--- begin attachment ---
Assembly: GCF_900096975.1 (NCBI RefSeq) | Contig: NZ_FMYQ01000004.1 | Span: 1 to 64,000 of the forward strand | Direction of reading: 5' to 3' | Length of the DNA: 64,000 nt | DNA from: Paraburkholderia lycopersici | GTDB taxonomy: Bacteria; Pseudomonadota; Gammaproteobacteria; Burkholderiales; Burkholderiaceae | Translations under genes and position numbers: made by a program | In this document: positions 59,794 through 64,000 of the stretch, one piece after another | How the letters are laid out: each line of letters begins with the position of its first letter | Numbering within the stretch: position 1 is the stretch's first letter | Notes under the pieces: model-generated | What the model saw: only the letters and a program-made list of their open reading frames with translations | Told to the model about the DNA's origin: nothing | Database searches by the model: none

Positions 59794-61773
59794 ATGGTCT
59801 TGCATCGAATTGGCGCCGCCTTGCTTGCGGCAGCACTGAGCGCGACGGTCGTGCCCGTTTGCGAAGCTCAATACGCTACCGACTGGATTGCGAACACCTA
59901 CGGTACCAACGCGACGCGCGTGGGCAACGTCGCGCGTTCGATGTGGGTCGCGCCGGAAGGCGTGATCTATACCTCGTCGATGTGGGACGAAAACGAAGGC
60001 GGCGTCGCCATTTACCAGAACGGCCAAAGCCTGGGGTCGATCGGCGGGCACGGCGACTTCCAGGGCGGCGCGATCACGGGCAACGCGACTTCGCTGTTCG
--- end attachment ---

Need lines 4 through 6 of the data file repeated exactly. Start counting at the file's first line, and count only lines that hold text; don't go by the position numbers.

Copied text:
59801 TGCATCGAATTGGCGCCGCCTTGCTTGCGGCAGCACTGAGCGCGACGGTCGTGCCCGTTTGCGAAGCTCAATACGCTACCGACTGGATTGCGAACACCTA
59901 CGGTACCAACGCGACGCGCGTGGGCAACGTCGCGCGTTCGATGTGGGTCGCGCCGGAAGGCGTGATCTATACCTCGTCGATGTGGGACGAAAACGAAGGC
60001 GGCGTCGCCATTTACCAGAACGGCCAAAGCCTGGGGTCGATCGGCGGGCACGGCGACTTCCAGGGCGGCGCGATCACGGGCAACGCGACTTCGCTGTTCG